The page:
As we wait to see if Rick Santorum actually won the Iowa caucuses (it looks unofficially like he did), it's back to South Carolina . . .
Newt Gingrich has been knocking Santorum on his electability for the White for his 17-point loss to Bob Casey, saying the 2006 loss was "by the largest margin in Pennsylvania history." It was a really bad result for an incumbent for sure, but Gingrich is wrong on the facts: there have been three worse Senate losses in the state going back to the 1980s.
In 1988, Democrat Joe Vignola lost to incumbent Republican John Heinz by 1.48 million votes or 34 percentage points. In 1998, Democrat Bill Lloyd lost to incumbent Arlen Specter by 785,341 million votes, or 26 percentage points. In 1982, Democrat Cyril H. Wecht lost to Mr. Heinz by 723,453 votes, or 20 points.
But whatever Gingrich is up to in South Carolina it's working to Santorum's detriment. He's stuck at 4th in the polls, complaining about ads and getting hammered for his record in Congress. And the Romney campaign is obviously taking the former Speaker seriously, releasing the web ad above (called "Unreliable Leader") above.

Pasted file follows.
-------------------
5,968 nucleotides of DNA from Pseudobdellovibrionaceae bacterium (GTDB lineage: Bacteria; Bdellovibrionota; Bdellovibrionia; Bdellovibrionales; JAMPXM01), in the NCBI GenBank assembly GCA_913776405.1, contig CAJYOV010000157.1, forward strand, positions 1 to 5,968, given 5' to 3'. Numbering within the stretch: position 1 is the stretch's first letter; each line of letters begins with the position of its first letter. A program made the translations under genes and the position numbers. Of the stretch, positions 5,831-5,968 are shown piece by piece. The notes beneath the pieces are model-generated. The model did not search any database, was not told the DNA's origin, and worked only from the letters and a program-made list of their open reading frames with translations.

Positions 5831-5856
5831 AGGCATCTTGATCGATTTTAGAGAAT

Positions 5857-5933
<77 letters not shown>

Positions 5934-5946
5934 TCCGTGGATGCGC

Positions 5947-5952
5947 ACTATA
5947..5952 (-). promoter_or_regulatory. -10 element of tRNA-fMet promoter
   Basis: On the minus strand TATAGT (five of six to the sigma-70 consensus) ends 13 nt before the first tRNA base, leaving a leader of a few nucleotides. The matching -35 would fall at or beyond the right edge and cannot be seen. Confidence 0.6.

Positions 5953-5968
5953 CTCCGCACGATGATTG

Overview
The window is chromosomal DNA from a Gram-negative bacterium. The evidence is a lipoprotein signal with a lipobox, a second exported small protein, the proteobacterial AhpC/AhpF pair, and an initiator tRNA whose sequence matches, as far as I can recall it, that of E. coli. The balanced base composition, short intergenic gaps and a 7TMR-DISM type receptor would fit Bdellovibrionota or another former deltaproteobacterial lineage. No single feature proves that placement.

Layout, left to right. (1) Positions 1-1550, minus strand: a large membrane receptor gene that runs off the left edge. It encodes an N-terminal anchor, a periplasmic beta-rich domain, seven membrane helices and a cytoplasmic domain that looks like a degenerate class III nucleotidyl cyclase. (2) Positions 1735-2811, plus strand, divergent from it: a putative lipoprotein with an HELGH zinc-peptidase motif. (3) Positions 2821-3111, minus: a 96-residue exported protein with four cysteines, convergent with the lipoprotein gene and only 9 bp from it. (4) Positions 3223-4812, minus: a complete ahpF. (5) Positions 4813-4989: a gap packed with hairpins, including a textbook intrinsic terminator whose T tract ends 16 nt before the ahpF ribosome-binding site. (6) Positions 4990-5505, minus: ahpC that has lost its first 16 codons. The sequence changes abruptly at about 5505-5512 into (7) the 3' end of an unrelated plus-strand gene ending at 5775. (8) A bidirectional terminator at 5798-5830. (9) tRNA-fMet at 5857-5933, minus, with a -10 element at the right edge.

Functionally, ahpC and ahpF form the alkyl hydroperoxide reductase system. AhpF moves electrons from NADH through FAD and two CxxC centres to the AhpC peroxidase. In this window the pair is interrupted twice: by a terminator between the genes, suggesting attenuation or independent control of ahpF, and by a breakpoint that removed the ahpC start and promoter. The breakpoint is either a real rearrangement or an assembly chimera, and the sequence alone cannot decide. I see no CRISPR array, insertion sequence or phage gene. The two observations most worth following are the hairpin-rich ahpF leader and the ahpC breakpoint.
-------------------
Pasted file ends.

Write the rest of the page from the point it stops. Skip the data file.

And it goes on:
The three days left before Saturday's polling may be the most critical ones of his presidential campaign, and he has to show voters his conservative credientials are better than those of Gingrich and Romney, argues Jennifer Rubin in the WashPost:
It’s hard to fight a two-front war, but in essence that is what Santorum must do. He’s got to convince voters he can take it to Romney if it becomes a one-on-one face-off, and he’s got to knock Gingrich down to third place. If not, it will be hard to maintain the argument that he is the most viable alternative to the front-runnner.
Interesting how Rick Perry kept calling Santorum "a good Catholic" during an appearance in S.C. yesterday, a state that is mostly Southern Baptist (as is Perry), notes Tom Fitzgerald at the Inky:
South Carolina is one of the most religious states in the nation, measured by attendance at worship services, according to various surveys. Yet only 10 percent of South Carolinians identify themselves as Roman Catholics – one of the lowest percentages in the nation, according to a massive 2010 Gallup Poll analysis of religious beliefs across the nation.
Now, there’s nothing especially nasty about mentioning Santorum’s religion, and it is factually true that he's Catholic. But the polls show that both Santorum and former House Speaker Newt Gingrich, also a Catholic, are leading Perry overall and among Christian conservative voters.